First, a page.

The growing operational capacities are shaping new trends in the Business Intelligence (BI) industry. The tendency to migrate the BI software to the cloud where the data is stored, further implementation of AI-powered technologies, and establishing reliable data governance practices are among the top current trends in business intelligence.
AI-driven predictions based on data
Current AI-driven business intelligence platforms can assess the data quicker and more accurate than ever before. As a result, AI-powered business intelligence will slowly start to not just assess what had happened in the past but also predict future outcomes. In general, while the whole business intelligence sector will continue to be even more AI-oriented than it is today, the quality and amount of insight the data can provide will drastically improve, too.
Together with the growing amount of data to crunch, the infrastructural needs will also become increasingly important.
“As a network infrastructure provider, we are already seeing the increasing technical demands of our business intelligence customers,” said Vincentas Grinius, CEO ofHeficed, a cloud, dedicated server and IP address provider. “Business intelligence enterprises depend on storage to gather and retrieve the data, and the storage needs to be high in IOPS (input/output operations per second). The computing power of the server matters equally, so does the network speed. As certain types of business intelligence operations are time-sensitive and carried out while competing with rival enterprises, they need high speed, low latency connection to be able to gather and process the data quickly enough.”
The process of collecting and processing data is increasingly becoming a target of public scrutiny, and not without reasons. Growing fears and reports regarding mismanagement of personal information are influencing the BI sector, too.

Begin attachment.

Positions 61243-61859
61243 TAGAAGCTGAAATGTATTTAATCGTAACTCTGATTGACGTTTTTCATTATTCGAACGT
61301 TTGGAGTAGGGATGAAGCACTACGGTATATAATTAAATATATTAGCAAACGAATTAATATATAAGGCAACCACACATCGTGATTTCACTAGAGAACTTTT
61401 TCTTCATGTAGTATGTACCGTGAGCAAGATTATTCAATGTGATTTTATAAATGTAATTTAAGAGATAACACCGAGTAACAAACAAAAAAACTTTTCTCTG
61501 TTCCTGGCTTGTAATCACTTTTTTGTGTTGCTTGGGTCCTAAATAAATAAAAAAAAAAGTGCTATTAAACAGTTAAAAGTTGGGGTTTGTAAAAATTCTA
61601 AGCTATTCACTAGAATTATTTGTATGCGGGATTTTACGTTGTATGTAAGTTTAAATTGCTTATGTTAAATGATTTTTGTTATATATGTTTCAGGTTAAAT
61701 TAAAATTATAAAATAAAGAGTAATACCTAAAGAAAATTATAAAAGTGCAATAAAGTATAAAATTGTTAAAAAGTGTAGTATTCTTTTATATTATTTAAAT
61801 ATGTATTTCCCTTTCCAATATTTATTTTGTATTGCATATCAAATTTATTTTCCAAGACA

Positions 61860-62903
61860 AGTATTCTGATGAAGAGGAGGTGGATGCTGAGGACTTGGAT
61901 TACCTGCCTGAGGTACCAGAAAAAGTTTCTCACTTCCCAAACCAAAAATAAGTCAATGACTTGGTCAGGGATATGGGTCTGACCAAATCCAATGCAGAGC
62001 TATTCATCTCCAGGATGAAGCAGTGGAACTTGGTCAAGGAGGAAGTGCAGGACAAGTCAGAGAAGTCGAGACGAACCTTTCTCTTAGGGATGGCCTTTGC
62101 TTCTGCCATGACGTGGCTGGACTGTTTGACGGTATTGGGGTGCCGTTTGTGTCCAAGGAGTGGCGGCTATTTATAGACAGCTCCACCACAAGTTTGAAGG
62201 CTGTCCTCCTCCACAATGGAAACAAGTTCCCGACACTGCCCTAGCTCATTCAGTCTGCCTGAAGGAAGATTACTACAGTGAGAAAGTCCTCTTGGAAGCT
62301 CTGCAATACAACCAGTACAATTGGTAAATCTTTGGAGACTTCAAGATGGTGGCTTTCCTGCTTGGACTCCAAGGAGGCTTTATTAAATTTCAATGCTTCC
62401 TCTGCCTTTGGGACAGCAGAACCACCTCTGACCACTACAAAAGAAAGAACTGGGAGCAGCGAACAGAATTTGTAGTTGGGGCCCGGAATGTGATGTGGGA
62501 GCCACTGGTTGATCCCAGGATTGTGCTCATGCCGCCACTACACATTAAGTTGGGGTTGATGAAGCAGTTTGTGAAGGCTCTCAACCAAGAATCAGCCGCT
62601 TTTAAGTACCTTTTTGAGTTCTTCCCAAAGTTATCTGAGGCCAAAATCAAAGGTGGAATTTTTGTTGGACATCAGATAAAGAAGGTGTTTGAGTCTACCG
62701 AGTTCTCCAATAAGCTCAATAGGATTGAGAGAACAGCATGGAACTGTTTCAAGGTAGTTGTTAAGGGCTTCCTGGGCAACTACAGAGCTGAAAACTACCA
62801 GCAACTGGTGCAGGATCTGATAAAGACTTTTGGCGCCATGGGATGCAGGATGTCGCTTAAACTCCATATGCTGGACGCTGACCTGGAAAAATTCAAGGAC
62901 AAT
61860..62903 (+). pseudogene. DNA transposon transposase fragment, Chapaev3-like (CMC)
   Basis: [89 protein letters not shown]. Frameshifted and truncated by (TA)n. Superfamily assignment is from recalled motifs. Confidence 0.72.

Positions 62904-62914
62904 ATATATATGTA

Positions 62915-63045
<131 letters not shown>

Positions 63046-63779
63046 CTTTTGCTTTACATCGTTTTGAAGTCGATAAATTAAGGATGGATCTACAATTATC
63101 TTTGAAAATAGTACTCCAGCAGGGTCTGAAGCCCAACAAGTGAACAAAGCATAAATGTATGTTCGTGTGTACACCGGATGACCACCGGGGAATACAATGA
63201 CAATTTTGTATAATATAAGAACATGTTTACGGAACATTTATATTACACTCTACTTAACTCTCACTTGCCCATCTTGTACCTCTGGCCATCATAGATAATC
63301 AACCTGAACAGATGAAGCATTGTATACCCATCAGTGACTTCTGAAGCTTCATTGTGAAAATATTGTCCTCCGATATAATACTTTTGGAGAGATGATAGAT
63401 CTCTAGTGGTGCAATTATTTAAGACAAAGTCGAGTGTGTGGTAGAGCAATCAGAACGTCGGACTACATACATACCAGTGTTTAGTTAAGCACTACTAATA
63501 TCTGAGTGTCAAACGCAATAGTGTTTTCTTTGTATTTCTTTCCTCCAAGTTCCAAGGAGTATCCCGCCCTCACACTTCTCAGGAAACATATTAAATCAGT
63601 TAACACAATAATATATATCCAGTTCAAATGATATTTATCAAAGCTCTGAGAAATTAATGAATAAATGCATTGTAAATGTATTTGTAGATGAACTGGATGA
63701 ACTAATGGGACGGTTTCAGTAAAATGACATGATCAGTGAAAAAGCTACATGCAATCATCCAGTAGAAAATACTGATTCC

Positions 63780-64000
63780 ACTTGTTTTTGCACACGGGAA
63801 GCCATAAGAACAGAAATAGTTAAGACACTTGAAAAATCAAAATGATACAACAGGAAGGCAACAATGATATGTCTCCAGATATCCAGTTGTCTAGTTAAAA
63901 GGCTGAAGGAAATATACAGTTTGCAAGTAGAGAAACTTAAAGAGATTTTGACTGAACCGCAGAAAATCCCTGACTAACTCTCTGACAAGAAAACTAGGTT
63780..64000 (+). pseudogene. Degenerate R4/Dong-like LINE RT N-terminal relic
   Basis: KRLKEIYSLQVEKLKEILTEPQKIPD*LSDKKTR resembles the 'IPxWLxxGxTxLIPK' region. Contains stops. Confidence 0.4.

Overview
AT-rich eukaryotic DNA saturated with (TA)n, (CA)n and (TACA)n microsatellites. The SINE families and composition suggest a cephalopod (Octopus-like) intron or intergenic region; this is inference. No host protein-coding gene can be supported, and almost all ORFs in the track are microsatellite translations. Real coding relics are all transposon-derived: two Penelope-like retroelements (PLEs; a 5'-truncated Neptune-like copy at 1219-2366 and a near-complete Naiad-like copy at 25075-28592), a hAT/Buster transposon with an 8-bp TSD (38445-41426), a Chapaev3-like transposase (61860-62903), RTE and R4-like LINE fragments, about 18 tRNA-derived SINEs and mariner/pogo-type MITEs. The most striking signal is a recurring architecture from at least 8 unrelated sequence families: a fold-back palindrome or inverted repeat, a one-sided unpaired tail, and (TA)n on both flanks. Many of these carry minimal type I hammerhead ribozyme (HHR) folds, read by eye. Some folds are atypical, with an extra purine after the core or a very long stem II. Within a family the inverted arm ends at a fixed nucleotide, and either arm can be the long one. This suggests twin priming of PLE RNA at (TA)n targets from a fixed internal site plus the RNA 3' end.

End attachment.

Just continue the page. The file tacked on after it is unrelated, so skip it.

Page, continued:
After the EU’s General Data Protection Regulation (GDPR) became implemented on May 25th, 2018, companies handling extensive amounts of data were forced to take their data governance seriously. Also, consumers are becoming increasingly aware of how their personal data is dealt with. In 2019 and beyond, the business intelligence platforms, as well as other businesses, will have to be aware of how they collect, store, share, and monetize the data.
Failing to ensure that their data is well managed, business intelligence organizations could face painful backlashes. On the one hand, the mismanagement of data can lead toenormous fines andsettlements. On the other hand, while AI and business intelligence engines are developing side by side and are becoming more capable, poorly managed data would exponentially increase the risk of data misinterpretation.
The final trend is closely linked to the concept of data gravity, which suggests that applications and data attract one another. If the data is moving to the cloud, that is where the software will follow.
“When it comes to business intelligence, the theory of data gravity appears to be true for two simple reasons: latency and throughput. The higher the latency, the bigger the delay before data travels; the higher the throughput, the larger amount of data travels through the network successfully. In essence, to run an efficient operation, business intelligence platforms prioritize low latency and high throughput, and that is why these companies are migrating their software to the cloud storing their data,” added Grinius.
Both good latency and throughput can be best achieved if the data and the application processing the data are located not too far apart from one another. Given the continuous increase in amounts of data collected and analyzed by business intelligence platforms, the software will continue to follow the data to the cloud where it is stored.